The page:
Thanks to activists’ efforts, key permits for the project are held up in court, creating further uncertainty around the project. Last year, a state judge ordered state regulators back to the drawing board and the Army Corps of Engineers suspended a crucial permit after environmental attorneys argued the agencies failed to fully consider how pollution from the complex would impact an already overburdened majority-Black community. Meanwhile, the Biden administration is coming under increasing pressure to address environmental racism and curb production of throwaway plastics that choke oceans and pile up in landfills and communities.

Formosa is on the rocks in St. James Parish, but the company has not pulled out yet. The company says it has “deferred major construction” until after the pandemic subsides or when vaccines become readily available. At this time last year, RISE St. James reported that the company had begun construction in violation of Louisiana’s COVID stay-at-home order, and construction quickly came to a halt, according to Lavigne. Despite the poor financial outlook published by IEEFA, a Formosa spokeswoman told Truthout that the company remains “committed to the project and continues to monitor all relevant factors closely.”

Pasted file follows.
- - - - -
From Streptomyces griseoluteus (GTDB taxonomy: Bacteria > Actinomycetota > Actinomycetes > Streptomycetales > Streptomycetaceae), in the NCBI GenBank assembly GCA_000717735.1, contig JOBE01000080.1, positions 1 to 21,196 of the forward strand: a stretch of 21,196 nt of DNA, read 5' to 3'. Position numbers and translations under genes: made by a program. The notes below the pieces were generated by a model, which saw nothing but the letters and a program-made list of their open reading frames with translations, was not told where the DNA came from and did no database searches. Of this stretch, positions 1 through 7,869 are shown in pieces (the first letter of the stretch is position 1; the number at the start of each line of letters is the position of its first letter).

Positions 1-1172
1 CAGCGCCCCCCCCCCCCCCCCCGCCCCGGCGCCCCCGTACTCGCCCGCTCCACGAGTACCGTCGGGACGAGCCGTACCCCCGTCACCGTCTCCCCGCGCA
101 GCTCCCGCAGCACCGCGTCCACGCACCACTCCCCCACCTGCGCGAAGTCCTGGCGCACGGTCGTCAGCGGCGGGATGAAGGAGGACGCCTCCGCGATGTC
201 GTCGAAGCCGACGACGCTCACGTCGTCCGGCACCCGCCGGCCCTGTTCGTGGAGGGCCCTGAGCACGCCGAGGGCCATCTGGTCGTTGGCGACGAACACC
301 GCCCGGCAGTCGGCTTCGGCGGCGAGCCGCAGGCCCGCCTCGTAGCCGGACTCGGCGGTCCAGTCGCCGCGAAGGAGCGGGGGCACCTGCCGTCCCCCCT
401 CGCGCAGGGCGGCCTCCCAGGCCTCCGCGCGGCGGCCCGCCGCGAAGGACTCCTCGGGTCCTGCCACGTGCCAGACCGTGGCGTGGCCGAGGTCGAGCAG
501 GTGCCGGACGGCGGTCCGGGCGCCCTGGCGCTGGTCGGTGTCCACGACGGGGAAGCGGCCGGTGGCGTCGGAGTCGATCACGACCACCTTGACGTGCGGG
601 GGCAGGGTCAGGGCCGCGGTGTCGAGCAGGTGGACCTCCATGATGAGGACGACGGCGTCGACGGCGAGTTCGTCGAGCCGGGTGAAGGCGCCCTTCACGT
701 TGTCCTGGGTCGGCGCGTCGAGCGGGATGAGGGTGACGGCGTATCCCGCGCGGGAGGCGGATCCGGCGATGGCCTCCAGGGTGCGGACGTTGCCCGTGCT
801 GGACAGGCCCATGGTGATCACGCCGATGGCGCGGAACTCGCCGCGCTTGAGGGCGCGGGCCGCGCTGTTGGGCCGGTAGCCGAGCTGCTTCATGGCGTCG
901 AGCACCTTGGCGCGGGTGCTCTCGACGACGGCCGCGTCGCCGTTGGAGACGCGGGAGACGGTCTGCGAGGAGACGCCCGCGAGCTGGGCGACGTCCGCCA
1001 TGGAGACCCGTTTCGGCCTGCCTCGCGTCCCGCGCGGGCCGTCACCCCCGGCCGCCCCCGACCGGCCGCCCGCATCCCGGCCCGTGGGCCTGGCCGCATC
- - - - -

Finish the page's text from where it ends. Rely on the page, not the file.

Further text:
“We are watching them, every which way, and we will not allow them to come into St. James and destroy our lives and upset our way of living and pollute us even more,” Lavigne said.